This hope was dashed much sooner than expected – barely a few months had passed and the disease reappeared and it was clear that I needed to start treatment again. During the past months I have tried injections, systemic chemo, and oral treatments which have either been unsuccessful or caused my blood counts to drop to dangerously low levels. My husband and I have made trips most weeks to Brisbane to receive treatment or transfusions and for most of my time home in 2012, I have been quite unwell from the effects of treatment or the disease itself. The financial impact of only one income and all of the medical expenses were also taking it toll.
When I was initially diagnosed I felt that the fact that for most people, this disease remains confined to the skin made this ‘the cancer to have’. But over the past months the pain and intense itchiness from the rapidly progressing disease have made this an unbearably painful disease to have. I have lost my hair, have lesions in my ears, on my face, scalp, back, bottom, thighs, breasts; the itch becomes so unbearable I scratch my skin until it bleeds. I wash my sheets and towels daily to remove the blood and each morning when I wake the first thing I see is the cancer staring back at me. So I am constantly reminded of it.
At this time, my only real hope of restoring my body to health is a donor bone marrow (stem cell) transplant. I am now on the registry to find a donor and searches are being conducted both in Australia and globally but to date no donor has been found. There is a treatment that should be trialed for my disease sometime in the near future but my specialist isn’t sure whether I have the time to wait for the trial so we are considering taking a leap of faith and paying for the treatment even though it hasn’t been proven to be successful in treating my disease.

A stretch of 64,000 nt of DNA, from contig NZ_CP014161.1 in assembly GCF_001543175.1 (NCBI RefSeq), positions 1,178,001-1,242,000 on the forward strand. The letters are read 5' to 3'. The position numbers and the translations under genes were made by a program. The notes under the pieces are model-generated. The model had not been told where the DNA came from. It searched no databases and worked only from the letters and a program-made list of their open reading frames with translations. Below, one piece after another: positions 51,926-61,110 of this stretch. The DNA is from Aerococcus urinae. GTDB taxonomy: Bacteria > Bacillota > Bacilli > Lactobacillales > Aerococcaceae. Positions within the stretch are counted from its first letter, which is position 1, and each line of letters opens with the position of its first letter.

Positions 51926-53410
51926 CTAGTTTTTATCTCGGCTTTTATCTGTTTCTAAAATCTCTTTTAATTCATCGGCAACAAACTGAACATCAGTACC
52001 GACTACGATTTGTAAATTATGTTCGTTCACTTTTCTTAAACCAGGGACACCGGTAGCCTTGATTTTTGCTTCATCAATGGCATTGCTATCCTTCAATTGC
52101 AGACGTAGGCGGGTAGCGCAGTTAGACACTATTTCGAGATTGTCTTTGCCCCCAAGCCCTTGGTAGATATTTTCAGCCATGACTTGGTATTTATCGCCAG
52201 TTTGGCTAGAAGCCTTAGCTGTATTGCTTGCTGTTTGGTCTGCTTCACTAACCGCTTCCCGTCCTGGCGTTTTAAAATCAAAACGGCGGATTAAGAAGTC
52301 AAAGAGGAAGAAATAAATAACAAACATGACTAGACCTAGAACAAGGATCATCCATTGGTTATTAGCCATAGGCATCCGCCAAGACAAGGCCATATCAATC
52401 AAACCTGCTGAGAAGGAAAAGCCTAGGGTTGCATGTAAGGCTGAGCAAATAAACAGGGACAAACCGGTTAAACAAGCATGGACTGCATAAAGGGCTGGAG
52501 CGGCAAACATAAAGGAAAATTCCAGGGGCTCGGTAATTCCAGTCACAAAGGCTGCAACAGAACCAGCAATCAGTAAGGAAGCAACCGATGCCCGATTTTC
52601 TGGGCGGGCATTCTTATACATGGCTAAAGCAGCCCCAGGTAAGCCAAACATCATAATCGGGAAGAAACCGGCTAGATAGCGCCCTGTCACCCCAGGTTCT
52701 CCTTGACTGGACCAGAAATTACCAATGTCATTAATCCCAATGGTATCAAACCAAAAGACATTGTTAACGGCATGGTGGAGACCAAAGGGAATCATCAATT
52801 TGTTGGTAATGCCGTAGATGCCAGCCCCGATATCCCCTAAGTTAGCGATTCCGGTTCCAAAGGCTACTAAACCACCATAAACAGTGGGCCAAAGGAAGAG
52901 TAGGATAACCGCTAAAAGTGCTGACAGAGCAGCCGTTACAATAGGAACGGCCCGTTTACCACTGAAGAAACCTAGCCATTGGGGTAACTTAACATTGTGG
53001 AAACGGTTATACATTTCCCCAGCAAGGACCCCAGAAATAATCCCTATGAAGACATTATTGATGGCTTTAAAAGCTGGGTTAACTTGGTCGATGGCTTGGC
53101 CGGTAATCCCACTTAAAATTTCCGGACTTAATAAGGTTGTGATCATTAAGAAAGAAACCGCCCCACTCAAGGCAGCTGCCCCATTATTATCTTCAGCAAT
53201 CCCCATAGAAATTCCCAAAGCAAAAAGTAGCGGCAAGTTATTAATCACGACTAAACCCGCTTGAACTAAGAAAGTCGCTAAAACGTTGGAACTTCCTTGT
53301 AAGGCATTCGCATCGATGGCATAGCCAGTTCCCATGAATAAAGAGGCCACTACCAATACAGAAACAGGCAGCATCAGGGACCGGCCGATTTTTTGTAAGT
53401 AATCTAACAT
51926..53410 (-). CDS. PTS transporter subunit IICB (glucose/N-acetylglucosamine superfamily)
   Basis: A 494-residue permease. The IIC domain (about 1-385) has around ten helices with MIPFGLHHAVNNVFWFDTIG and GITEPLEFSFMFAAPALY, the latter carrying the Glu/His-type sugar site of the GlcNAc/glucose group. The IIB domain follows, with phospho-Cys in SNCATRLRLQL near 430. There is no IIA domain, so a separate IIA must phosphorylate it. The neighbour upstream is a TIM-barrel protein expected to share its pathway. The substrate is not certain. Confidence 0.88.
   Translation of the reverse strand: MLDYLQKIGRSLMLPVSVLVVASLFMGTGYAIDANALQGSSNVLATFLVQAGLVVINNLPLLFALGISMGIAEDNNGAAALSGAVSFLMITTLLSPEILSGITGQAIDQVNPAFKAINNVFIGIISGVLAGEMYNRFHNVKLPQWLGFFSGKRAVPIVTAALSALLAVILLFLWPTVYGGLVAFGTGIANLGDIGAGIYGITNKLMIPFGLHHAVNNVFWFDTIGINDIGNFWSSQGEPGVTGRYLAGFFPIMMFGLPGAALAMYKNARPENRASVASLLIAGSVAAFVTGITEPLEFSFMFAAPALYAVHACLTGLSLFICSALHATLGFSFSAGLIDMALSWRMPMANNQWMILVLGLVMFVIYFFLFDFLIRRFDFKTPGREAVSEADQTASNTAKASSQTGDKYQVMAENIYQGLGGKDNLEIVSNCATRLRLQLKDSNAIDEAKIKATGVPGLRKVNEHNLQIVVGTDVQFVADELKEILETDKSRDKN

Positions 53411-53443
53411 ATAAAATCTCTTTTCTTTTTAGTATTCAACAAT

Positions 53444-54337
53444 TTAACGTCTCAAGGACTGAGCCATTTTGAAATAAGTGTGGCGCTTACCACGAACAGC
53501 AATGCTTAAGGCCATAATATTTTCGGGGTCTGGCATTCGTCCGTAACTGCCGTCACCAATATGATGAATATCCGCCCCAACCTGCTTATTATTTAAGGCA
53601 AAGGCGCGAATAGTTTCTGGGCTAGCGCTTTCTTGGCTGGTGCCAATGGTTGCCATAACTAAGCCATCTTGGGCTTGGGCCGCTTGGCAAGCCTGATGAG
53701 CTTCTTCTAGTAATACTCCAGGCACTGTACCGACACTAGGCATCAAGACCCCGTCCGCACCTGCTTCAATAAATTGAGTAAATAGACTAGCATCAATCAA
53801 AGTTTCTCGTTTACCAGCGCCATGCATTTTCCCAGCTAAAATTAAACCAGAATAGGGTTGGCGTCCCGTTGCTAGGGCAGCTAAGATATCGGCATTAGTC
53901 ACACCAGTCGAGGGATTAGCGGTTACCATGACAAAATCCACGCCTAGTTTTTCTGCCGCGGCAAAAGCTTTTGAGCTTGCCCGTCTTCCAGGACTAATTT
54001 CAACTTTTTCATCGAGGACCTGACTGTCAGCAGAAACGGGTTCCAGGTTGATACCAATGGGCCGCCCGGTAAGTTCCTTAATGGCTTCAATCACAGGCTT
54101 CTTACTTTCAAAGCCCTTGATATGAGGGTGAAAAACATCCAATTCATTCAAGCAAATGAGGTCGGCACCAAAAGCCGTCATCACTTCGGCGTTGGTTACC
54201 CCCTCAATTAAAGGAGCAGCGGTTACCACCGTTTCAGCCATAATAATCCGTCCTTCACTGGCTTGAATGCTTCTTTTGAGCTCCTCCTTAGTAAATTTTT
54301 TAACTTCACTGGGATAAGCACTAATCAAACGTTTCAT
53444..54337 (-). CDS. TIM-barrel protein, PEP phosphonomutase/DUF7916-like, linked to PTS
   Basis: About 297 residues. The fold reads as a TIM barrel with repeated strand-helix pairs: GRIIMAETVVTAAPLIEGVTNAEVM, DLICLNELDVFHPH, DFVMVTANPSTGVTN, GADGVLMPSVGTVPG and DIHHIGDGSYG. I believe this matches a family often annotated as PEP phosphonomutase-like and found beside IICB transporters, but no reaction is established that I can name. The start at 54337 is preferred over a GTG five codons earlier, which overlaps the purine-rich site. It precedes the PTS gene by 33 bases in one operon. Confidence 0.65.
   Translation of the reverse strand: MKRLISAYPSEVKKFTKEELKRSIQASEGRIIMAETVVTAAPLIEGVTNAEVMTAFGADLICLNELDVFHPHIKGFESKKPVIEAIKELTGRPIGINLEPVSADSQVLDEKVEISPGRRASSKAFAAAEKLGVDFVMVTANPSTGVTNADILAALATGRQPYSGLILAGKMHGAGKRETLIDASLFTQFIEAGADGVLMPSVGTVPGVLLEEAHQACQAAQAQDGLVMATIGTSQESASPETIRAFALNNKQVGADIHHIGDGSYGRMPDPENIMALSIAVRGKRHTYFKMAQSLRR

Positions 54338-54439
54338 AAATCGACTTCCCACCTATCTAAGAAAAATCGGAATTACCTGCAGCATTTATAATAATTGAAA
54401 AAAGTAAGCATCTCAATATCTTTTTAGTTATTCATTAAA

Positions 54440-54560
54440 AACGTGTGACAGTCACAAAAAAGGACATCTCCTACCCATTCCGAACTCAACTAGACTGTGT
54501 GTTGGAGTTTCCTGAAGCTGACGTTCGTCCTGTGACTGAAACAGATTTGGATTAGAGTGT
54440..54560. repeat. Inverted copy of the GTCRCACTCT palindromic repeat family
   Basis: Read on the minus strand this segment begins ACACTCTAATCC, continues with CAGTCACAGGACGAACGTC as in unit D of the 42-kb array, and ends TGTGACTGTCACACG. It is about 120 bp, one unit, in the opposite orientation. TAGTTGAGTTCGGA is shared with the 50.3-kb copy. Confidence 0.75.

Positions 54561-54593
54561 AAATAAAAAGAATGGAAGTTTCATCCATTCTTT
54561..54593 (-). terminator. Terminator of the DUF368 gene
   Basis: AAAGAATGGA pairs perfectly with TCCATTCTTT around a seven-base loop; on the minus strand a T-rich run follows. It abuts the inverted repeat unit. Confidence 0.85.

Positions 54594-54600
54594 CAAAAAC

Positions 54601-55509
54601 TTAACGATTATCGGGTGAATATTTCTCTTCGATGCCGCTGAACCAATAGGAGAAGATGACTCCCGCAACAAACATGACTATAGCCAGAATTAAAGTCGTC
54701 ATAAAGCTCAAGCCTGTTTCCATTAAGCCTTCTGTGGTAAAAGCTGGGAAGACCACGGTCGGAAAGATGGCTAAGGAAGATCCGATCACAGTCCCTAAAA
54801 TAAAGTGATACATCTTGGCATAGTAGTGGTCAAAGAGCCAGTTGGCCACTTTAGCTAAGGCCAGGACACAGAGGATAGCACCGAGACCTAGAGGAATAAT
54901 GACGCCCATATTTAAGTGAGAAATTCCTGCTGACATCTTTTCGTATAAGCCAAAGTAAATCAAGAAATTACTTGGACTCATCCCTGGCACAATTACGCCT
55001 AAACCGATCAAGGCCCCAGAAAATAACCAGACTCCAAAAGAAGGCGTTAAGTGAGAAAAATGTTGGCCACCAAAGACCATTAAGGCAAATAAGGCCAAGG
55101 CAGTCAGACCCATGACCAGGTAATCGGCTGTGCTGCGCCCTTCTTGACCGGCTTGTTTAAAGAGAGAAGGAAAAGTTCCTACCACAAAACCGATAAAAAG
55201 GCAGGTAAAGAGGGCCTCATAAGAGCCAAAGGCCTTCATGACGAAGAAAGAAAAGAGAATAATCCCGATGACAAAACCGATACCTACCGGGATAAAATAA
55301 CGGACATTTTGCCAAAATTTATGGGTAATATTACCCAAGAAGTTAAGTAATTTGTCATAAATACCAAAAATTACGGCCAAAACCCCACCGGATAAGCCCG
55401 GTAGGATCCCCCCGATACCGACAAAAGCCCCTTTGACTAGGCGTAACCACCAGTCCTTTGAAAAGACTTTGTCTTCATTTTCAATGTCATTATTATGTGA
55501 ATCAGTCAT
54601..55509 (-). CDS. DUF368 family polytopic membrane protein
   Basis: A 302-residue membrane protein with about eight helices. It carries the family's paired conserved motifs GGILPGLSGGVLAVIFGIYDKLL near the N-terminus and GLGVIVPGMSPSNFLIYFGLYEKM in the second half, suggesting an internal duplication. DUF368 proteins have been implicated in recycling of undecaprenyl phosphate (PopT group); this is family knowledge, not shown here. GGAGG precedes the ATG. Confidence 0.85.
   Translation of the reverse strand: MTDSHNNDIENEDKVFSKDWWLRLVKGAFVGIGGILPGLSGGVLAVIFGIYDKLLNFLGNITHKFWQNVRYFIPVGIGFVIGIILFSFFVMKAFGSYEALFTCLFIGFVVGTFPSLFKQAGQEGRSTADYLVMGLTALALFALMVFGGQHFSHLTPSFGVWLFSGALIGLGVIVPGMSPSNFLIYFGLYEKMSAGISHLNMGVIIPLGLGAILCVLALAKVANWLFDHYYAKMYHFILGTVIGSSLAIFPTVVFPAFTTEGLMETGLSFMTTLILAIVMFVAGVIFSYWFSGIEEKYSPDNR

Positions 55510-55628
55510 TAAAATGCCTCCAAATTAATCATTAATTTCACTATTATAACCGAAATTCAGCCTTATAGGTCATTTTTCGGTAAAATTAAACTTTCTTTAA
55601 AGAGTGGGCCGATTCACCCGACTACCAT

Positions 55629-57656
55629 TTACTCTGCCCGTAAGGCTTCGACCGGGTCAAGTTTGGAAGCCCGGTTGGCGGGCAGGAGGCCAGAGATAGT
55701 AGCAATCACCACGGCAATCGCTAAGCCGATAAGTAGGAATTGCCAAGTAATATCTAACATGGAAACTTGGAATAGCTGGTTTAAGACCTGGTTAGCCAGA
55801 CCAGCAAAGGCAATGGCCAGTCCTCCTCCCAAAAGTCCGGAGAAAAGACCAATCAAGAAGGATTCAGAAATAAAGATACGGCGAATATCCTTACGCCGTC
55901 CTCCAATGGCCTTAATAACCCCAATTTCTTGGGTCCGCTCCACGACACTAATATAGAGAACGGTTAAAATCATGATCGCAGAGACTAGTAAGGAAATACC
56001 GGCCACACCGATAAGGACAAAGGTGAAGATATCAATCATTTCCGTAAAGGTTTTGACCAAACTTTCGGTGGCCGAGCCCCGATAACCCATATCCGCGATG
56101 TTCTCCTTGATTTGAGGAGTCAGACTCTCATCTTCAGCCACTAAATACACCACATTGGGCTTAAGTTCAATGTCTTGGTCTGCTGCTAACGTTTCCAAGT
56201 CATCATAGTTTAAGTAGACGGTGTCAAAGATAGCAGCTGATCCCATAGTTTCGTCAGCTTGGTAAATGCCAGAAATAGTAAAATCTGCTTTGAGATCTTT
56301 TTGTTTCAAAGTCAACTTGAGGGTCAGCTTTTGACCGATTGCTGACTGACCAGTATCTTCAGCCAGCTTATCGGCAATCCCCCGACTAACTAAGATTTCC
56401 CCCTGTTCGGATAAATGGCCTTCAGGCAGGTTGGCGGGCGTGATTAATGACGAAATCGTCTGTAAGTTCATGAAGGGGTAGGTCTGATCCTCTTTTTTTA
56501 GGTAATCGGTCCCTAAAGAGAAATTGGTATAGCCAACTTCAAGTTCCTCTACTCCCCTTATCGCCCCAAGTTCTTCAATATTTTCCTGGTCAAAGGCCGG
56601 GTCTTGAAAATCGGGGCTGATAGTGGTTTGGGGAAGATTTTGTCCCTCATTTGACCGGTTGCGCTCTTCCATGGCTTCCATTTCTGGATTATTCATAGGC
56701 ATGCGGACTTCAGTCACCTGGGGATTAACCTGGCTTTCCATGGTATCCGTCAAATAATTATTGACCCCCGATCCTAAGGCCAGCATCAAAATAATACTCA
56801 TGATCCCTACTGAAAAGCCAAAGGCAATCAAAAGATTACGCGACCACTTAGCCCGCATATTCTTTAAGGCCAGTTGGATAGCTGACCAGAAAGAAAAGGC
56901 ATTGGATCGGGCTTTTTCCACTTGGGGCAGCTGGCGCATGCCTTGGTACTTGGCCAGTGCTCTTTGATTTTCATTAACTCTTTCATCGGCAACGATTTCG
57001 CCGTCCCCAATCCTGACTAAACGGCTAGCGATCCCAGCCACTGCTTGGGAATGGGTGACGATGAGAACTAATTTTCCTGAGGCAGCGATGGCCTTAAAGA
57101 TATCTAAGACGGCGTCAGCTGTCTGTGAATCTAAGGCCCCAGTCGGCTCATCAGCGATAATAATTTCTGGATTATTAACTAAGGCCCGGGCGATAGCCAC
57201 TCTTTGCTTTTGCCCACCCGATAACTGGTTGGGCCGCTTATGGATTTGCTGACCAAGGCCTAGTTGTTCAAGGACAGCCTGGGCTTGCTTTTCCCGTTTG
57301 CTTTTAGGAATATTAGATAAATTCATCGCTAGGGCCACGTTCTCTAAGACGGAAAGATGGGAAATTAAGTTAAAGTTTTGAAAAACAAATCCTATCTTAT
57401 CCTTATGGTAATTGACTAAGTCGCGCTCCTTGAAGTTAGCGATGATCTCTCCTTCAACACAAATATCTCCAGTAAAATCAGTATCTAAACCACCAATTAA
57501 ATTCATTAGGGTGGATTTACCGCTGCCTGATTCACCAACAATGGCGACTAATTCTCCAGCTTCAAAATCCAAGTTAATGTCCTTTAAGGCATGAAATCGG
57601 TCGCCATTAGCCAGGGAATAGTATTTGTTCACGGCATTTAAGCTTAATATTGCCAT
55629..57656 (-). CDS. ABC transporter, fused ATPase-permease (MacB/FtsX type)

Currently, I am taking a temporary break from treatment to consider my options and hopefully allow my body and blood counts to recover. I am exploring natural therapies to see what role these could play in healing my body and the side effects of treatment, but all of this comes at a hefty financial cost. For now I have accepted that this is my new ‘normal’ life, which at times makes me sad but acceptance brings with it an ability to live life in the moment and enjoy every moment I am at home with my family. I am now not just focusing on what can be done to halt the progression of this disease but what I can do to live each day as comfortable as possible, which means treating the effects of the disease on my skin to try and soothe the burning itch and pain, and relieve the dry cracking flaky skin.
As 2012 comes to a close I reflect on my journey and I know that I am very grateful I didn’t know at the outset what direction my life would take after my diagnosis. I am grateful for the support I have with my family and friends and for the team of specialist that are working with me. I know 2013 is going to be filled with more challenges related to this disease, but for today I am living with cancer and learning how to be okay with that.